South Africa should take advantage of the growing appetite for South African wines in Russia and strengthen their marketing efforts to create more awareness and increase market penetration, says wine company La Ric Mal Wines marketing manager Malcom Green.
The Stellenbosch-based winemaker is one of more than 30 companies that showcased its products at the World Food Moscow International Trade Exhibition in Moscow from September 24 to 27.
The trip was funded by the Department of Trade, Industry and Competition (DTIC) with the aim of assisting agroprocessing companies to find a market for their products in Russia.
Green’s company exports wines to 11 African countries, including Mauritius, Uganda, Kenya, Nigeria, Zimbabwe and Angola, as well as China.
In the week of September 18, a container left for Ghana with 13 000 bottles of the company’s wines as a result of a deal Green clinched during a trade and investment mission to Accra organised by the DTIC in March.
“The appetite for South African wine is slowly but steadily growing in Russia. South African companies need to take advantage of this growing appetite and market our wines aggressively in order to create product awareness and increase demand,” says Green.
He explains that Russia is not only an important market for South African wines because of us being fellow Brics members, but Russians are “gradually falling in love with our wines as they have come to realise its uniqueness when it comes to taste and quality as a fruit-driven product”.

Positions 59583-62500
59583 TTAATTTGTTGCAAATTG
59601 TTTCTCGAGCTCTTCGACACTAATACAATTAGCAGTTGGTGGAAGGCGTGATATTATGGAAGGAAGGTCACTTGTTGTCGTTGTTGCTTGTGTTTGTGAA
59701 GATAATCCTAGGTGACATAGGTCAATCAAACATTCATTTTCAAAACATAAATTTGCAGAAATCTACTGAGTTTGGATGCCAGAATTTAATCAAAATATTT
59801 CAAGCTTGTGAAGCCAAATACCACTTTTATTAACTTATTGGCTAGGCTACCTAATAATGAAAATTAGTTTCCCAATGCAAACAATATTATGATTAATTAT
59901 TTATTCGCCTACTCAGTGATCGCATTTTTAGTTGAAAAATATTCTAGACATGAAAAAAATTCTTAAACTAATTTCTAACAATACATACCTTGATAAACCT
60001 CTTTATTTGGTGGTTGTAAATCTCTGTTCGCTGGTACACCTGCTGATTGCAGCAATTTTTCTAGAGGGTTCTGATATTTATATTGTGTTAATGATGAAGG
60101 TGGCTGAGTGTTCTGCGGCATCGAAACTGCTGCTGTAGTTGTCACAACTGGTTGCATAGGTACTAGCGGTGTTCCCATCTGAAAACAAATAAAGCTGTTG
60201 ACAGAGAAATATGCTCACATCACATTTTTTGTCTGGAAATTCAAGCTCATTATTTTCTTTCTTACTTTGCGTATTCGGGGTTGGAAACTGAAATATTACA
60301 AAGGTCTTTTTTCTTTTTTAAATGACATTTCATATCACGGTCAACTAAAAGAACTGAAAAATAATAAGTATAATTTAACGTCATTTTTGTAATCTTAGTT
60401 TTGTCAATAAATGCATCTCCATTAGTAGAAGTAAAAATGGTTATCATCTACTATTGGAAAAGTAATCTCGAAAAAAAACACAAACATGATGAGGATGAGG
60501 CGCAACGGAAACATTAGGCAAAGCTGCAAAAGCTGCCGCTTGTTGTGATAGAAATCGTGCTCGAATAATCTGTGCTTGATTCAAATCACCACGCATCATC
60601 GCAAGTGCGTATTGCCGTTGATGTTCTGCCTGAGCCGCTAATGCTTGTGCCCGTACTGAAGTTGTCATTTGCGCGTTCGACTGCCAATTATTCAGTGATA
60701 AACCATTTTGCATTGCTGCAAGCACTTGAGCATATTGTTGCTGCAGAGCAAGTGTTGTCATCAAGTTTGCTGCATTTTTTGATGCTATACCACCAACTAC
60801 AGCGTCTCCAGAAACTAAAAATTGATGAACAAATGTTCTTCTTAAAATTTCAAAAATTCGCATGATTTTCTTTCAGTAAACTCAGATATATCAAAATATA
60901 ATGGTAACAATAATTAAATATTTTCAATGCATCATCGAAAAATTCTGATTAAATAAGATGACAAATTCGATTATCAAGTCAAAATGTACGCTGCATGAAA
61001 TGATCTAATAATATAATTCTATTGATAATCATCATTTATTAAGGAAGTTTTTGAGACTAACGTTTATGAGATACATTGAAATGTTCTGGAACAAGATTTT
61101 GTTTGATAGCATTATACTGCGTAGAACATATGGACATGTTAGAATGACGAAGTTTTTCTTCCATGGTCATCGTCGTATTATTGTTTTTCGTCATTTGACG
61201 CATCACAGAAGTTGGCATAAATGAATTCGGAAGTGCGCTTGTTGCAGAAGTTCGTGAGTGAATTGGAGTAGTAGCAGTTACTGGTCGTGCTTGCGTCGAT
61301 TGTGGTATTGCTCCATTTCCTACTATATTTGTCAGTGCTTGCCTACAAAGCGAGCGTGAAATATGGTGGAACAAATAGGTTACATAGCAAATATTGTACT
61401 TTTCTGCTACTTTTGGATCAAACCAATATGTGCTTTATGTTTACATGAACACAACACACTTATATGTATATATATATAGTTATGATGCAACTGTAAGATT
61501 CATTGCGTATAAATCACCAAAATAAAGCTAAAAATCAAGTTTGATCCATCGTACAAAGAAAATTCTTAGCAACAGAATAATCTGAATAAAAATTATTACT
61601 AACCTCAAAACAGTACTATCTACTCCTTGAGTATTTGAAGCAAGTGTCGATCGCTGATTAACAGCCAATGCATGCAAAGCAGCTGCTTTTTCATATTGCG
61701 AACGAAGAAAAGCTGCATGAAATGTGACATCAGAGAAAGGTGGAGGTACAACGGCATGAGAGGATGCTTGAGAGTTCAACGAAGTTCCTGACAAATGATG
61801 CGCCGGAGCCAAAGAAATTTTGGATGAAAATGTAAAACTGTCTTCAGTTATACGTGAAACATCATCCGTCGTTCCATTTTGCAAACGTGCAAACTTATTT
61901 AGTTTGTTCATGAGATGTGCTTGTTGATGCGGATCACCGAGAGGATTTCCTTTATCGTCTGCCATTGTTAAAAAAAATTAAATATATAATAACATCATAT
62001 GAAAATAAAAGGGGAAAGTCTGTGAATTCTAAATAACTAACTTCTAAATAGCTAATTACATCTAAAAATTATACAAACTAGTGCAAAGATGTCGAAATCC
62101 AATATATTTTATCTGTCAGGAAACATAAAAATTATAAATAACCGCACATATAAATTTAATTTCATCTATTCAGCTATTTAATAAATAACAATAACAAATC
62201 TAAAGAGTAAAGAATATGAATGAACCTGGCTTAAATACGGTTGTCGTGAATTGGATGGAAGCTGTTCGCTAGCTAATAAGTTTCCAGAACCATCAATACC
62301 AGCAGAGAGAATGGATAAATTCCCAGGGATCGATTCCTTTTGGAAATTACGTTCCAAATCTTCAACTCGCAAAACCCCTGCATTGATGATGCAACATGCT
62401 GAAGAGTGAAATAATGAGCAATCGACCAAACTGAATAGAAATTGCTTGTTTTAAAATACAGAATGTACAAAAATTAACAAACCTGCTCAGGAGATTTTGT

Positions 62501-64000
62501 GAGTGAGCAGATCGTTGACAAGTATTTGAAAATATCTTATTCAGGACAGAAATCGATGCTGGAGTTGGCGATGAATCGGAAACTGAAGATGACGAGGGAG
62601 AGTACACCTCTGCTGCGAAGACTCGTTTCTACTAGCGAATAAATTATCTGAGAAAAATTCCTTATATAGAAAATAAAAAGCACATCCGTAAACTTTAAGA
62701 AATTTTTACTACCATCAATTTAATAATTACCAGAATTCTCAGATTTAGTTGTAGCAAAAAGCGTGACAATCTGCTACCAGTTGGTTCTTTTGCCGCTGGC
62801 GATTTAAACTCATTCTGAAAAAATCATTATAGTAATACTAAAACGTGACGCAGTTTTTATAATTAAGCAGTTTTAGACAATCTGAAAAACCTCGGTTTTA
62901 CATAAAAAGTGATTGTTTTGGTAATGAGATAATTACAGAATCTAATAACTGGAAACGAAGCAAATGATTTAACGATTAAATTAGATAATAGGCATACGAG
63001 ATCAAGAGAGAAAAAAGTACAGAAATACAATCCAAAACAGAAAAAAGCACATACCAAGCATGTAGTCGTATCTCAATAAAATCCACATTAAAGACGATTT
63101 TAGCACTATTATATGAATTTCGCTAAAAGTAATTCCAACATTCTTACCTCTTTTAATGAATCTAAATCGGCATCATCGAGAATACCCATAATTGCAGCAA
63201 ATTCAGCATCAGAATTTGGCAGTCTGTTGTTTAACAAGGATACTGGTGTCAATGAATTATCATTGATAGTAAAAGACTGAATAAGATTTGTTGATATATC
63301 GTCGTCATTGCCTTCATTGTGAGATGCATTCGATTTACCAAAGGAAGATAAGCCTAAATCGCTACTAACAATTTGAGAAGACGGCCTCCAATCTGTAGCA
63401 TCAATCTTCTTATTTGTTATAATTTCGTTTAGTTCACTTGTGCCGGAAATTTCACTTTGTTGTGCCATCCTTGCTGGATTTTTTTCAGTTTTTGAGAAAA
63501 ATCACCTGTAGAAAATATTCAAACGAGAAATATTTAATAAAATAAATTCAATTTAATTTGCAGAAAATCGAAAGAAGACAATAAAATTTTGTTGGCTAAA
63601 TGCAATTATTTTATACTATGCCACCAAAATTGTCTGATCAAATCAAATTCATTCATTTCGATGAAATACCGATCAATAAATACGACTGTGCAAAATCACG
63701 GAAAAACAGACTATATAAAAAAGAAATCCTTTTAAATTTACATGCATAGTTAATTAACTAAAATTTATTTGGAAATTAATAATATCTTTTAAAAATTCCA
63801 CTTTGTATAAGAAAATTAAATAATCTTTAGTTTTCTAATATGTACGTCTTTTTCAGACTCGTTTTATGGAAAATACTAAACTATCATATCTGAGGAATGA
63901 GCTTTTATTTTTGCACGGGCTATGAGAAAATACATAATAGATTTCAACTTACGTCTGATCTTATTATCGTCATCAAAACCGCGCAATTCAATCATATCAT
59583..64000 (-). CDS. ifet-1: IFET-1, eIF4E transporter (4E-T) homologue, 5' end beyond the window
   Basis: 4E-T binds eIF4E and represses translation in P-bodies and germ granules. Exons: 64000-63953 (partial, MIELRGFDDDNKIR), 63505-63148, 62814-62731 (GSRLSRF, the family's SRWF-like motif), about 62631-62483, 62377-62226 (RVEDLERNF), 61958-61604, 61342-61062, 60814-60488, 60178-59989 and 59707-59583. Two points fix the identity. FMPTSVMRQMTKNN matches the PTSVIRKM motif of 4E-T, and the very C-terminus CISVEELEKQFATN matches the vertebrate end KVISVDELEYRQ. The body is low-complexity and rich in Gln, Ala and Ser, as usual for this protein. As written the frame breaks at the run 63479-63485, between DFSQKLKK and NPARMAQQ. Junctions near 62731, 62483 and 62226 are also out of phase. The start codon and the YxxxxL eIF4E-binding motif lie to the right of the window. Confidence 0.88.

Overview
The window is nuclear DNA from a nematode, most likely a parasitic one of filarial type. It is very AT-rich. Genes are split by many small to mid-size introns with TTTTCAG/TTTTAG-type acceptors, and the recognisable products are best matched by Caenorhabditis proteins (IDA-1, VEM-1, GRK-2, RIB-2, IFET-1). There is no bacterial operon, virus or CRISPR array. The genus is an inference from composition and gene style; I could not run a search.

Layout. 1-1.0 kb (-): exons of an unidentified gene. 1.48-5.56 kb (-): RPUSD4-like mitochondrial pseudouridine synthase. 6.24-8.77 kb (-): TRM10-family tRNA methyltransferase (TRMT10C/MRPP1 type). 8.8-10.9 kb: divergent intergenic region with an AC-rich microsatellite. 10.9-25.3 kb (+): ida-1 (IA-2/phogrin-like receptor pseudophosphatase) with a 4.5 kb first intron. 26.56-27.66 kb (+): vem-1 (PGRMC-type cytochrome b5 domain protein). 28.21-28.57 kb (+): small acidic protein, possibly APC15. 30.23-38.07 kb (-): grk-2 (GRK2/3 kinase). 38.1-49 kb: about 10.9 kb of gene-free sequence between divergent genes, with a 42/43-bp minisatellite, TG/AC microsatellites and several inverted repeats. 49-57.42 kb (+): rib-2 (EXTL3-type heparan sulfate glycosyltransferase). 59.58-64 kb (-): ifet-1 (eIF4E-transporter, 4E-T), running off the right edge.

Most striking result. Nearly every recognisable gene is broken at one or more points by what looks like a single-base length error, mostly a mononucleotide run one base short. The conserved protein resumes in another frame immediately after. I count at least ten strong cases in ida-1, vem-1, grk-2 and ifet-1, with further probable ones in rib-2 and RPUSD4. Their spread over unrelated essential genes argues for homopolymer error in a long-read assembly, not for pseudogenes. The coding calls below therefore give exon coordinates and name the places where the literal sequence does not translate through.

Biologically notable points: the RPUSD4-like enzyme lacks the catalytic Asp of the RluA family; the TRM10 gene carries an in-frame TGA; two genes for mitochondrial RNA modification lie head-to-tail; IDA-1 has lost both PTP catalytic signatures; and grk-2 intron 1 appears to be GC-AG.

He adds that initiatives such as DTIC-funded international trade missions and national pavilions contribute significantly in introducing South African wines to various international markets.
“South African wines are regarded as new in the world of wines.” The South African wine industry is 360 years old and its being available on the international market for less than 25 years as a result of economic sanctions that were imposed on South Africa by the international community before democracy, accounts for this.
Green explains that the company needs to up the ante in regard to its wine marketing and promotion efforts on the global stage. The Russians have been getting their wines from Spain and Italy for many years. South Africa has to work hard to improve its market share.
Further, Green is optimistic that his company’s concerted efforts to penetrate the Russian market will soon bear fruit as he has been working on it for some time.
His son and business partner, Ricardo Green, will be making his third trip to Russia in an attempt to get a distributor.
He mentions that most of the deals signed in the export and import industry are a result of good relationships that have been built over a period of time. It is not easy to get into a country and come back with a sale deal under your arm first time.
“My son has built relations with some business people during his previous visits and introduced our wines to them. He will be meeting them at World Food Moscow and hopefully something concrete will come out of those meetings this time,” Green concludes.